Je Suis Parisien: How Music Soothes Public Grief

“The defense we try to build with our intellect is torn apart. The mirror music holds in front of us gives license to feel how our bodies are, to let our vulnerability out, to dissolve.” –E. Rudd, 2011, “Music and grief—after 22 July”

Marie Strand Skånland and Gro Trondalen published “Music and Grief: Norway After 22 July, 2011″in the 14th volume of Voices: A World Forum for Music Therapy, 2014.

Why the essay? On July 22, 2011 Norway was rocked by a bomb explosion in Oslow and a shooting on the island of Utøya. Ultimately, seventy-seven people were killed and at least two hundred people were injured. Like 9/11 ten years earlier (and the tragedy in Paris yesterday), music played and continues to play an important role in helping support a shocked and grieving public. This essay focuses on how, specifically, music is therapeutic in public mourning and group grief.

What the essay shows? “Norwegians’ customary restraint gave way to the need to comfort each other and express solidarity for one another. Music directly addressed that need and was used as a means of expressing these particular emotions and uniting a nation. The private and the public came together when individuals chose to be private in public.”

Quick summary? “Music creates a space—a sounding musical room—where [the bereaved] can rest in the grief, where they can sink into it, and where music helps them deal with and process it and, in a way, move on in life. This music, which brings out such strong emotions and shakes life into the heavy and difficult stuff, also helps them to come closer and take hold of [the grief], to hold on to it and piece by piece reshape it into something that is bearable and manageable, and that therefore becomes possible to carry with them when they leave that station in life and move on. (Bossius & Lilliestam, 2011, p. 264; English translation by the authors)”


  • “Our singing voice is closely connected to our bodies, breath, emotions, and identities”
  • “It is also true that music acts to amplify the context in which it is performed or heard.”
  • “Allowing oneself to dwell within the music experience and fully acknowledge one’s loss can also help one move on.”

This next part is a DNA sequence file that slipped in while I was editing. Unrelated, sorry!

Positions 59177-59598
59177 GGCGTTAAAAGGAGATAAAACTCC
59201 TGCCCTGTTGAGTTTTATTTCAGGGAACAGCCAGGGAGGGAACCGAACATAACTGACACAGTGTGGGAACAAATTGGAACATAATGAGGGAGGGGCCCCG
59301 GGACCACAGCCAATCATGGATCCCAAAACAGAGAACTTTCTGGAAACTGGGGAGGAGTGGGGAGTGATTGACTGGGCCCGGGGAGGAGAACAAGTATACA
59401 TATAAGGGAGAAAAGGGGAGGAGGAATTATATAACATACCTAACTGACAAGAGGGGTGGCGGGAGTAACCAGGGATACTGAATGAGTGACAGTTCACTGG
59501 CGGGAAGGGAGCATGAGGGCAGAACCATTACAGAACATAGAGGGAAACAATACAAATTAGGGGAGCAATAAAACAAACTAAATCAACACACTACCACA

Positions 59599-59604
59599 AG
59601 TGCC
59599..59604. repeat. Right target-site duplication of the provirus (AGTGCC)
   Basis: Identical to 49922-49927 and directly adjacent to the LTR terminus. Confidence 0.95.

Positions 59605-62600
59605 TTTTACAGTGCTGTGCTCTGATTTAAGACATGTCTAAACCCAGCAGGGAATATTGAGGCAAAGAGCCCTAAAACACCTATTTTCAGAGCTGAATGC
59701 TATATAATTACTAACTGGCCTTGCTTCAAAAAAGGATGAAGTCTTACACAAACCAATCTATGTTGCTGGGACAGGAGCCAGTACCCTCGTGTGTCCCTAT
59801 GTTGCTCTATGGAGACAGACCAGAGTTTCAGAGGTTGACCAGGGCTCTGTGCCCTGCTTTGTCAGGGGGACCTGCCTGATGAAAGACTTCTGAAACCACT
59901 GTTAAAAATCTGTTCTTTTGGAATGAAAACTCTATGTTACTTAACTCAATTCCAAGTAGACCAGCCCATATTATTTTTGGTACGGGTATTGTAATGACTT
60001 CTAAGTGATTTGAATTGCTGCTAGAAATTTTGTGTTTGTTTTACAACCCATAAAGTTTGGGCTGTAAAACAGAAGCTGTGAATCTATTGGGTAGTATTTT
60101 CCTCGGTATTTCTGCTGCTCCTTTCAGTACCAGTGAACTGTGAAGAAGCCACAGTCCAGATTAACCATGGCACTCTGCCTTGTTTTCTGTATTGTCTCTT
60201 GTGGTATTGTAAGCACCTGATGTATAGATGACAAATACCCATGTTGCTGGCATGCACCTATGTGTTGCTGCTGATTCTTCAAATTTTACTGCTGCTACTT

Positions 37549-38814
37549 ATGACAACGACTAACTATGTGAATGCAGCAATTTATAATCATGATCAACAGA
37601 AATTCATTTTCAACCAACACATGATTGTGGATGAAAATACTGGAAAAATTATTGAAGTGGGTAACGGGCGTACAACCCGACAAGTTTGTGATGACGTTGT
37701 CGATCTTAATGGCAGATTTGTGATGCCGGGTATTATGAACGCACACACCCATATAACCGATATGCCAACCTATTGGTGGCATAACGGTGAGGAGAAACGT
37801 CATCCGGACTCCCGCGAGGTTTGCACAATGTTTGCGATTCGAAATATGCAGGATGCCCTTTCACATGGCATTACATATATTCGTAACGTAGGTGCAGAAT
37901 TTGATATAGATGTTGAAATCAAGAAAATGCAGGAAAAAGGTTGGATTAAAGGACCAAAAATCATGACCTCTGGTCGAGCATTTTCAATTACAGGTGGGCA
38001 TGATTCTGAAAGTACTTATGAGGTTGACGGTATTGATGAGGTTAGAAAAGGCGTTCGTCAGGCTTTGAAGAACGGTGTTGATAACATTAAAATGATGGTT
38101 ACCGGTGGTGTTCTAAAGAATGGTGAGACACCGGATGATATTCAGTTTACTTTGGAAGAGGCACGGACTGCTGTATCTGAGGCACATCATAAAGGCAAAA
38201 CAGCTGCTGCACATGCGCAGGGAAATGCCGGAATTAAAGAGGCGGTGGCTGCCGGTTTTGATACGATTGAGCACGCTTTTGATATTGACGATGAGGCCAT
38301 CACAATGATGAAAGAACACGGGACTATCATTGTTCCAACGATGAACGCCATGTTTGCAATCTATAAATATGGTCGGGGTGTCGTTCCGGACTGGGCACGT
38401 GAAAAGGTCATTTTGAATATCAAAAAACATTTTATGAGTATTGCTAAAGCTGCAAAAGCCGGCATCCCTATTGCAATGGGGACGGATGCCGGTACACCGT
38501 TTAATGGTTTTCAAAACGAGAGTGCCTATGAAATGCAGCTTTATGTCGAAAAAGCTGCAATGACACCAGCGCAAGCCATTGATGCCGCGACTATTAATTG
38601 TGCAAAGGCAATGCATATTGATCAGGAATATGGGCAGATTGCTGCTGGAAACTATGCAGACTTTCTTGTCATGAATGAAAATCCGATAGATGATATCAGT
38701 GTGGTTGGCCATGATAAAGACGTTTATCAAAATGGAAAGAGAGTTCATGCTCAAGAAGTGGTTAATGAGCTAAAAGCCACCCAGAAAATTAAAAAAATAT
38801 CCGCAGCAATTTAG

• “When music functions as a provider of vitality—that is, of emotional stimulation and expression—it supports personal agency and empowerment”
  • Music acts as an “emotional stimulation and expression, as a resource for building social networks and as a provider of meaning and a sense of coherence”
  • “The burden of grief could be shouldered by many, the responsibility of rebuilding shared by entire communities.”
  • Music “captures the emotional tenor of a nation in crisis.”
  • “Music, in its own language, says this: we do care. And that empathy, enacted through music in the wake of tragedy, clearly has a value in and of itself.”
  • “[M]usic sustains the emotions long enough to allow us to process them and perhaps gain a better insight into our internal states and feelings.”
  • “By recognising one’s own emotions in the music, we feel both accepted and consoled, which are important assets when dealing with difficult emotions.”
  • “[M]usic offers an aesthetic experience of one’s emotions and has even been said to ‘beautify the sorrow.'”
  • “Music’s affirmation of our emotions allows us to better relate pain, for example, to something outside of ourselves, which might make it easier to bear.”
  • After the Norwegian tragedy, standing “shoulder-to-shoulder and singing together again strengthened feelings of social bonding and belonging and expressed solidarity with the bereaved”
  • “One of the youngsters who was on Utøya on the day of the shootings, Tom Christian Lindbäck (age nineteen), wrote a rap about the day, and about his feelings toward the mass murderer. Lindbäck told the media that he had written the rap to feel better: ‘It’s absolutely therapy. I didn’t cope so well after all that happened. So it’s clearly therapeutic to work with music, particularly that song, and to release certain emotions.'”
  • One Norwegian woman “searched for music on her MP3 player that she related to death and loss and used it as a safe container for her own emotions in a way that allowed her to feel them as well. In Peter Gabriel’s “I Grieve”, for example, she found both the sting of grief and a glimmer of hope for the future.”
  • Musical artists wanted to “contribute to the situation in some way. Gengaro notes, in reference to Springsteen’s The Rising, that the reason for writing the album was, on the one hand, wholly personal—’that of an artist who works through his own grief with music.'”
  • “Music has always been a vehicle for artists to deal with tragic and troubling events . . . In the wake of 9/11, the emotions of the country were raw. Music very quickly became the salve. As a nation, Americans turned to music to unite themselves through patriotic songs, and to soothe themselves with perennial favorites. When artists began to write new music, they were working through the same range of emotions all Americans felt. They spoke for the victims, the families of victims, the rescue workers, and the average American who felt powerless and vulnerable, or even angry and vengeful. (Gengaro, 2009, p. 33)”

SKÅNLAND, Marie Strand; TRONDALEN, Gro. Music and Grief: Norway After 22 July, 2011. Voices: A World Forum for Music Therapy, [S.l.], v. 14, n. 2, jun. 2014. ISSN 1504-1611. Available at: <>. Date accessed: 14 Nov. 2015. doi:10.15845/voices.v14i2.757.


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